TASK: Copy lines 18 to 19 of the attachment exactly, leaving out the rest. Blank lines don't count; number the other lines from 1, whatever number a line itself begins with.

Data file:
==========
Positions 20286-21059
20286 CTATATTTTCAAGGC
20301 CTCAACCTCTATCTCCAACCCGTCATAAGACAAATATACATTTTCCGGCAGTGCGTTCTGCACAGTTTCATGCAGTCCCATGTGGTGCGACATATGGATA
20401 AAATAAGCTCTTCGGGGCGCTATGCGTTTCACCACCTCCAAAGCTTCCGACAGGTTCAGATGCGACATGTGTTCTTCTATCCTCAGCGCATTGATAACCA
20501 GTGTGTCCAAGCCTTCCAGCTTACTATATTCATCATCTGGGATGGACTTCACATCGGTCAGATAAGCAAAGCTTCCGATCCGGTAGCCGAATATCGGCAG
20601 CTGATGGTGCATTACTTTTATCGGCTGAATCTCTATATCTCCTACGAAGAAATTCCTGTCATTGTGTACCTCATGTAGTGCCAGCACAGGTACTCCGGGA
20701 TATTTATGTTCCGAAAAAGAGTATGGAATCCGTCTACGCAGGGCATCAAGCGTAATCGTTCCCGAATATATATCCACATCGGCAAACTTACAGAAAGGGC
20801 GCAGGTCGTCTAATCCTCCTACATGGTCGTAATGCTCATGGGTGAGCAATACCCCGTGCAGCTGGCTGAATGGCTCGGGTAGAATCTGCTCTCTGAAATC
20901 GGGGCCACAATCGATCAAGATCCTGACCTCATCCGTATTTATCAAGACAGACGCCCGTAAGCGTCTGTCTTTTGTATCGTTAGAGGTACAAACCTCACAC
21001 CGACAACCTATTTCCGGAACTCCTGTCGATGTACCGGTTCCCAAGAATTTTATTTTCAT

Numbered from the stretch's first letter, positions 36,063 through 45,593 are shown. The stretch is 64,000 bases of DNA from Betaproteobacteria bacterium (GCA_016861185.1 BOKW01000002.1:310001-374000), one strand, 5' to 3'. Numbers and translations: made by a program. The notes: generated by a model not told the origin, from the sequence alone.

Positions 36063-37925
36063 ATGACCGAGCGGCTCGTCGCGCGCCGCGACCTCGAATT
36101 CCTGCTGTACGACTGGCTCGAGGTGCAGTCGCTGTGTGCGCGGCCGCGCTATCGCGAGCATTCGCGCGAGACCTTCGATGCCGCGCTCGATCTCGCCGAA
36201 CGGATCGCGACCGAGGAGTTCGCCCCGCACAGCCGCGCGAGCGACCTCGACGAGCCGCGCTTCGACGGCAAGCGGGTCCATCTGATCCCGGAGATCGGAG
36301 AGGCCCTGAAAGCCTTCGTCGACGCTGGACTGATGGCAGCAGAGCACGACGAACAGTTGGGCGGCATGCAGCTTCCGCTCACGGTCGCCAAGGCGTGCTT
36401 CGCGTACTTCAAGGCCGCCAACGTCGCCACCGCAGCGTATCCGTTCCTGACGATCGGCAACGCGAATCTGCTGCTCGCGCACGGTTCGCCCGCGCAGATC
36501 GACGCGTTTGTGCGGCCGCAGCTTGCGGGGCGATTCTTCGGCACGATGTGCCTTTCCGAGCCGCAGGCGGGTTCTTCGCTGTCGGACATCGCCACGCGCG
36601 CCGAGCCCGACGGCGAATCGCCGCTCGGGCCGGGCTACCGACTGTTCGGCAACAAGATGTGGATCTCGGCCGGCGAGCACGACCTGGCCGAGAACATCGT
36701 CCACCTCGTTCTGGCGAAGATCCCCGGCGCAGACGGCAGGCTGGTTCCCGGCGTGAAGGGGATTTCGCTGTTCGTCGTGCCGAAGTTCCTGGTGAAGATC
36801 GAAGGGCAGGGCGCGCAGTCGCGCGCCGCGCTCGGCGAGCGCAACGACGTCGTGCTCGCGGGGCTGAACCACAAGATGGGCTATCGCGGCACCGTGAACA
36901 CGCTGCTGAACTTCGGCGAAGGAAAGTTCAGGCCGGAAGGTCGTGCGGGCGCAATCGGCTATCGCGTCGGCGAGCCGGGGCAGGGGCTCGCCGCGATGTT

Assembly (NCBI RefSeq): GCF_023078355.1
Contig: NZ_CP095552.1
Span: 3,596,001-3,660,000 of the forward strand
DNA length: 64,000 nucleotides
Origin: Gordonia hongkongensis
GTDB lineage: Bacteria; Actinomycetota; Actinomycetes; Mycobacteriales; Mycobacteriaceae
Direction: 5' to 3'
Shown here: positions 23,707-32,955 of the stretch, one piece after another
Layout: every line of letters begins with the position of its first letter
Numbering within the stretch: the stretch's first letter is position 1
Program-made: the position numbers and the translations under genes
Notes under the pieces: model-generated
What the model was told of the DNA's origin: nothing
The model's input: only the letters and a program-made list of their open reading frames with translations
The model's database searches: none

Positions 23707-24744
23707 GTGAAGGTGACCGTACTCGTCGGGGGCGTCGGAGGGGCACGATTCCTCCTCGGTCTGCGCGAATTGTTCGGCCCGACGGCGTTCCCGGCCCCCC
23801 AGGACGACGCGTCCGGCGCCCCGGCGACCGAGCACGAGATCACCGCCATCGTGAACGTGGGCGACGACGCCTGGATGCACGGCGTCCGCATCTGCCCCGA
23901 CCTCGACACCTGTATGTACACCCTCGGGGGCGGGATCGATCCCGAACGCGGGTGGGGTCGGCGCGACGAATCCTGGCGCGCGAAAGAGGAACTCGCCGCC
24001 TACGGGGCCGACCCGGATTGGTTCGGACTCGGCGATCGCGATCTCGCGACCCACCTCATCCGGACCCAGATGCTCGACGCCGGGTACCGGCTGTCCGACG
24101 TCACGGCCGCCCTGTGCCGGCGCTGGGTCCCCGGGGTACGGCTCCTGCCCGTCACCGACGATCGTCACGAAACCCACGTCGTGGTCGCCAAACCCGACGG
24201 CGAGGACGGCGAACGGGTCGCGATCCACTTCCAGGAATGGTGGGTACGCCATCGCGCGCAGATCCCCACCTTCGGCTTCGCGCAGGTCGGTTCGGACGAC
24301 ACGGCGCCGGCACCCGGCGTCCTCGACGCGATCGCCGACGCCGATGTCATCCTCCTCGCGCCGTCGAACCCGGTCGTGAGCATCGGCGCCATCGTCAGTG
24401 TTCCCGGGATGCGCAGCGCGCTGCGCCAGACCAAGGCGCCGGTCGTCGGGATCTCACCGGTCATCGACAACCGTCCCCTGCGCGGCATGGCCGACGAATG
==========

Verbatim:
36501 GACGCGTTTGTGCGGCCGCAGCTTGCGGGGCGATTCTTCGGCACGATGTGCCTTTCCGAGCCGCAGGCGGGTTCTTCGCTGTCGGACATCGCCACGCGCG
36601 CCGAGCCCGACGGCGAATCGCCGCTCGGGCCGGGCTACCGACTGTTCGGCAACAAGATGTGGATCTCGGCCGGCGAGCACGACCTGGCCGAGAACATCGT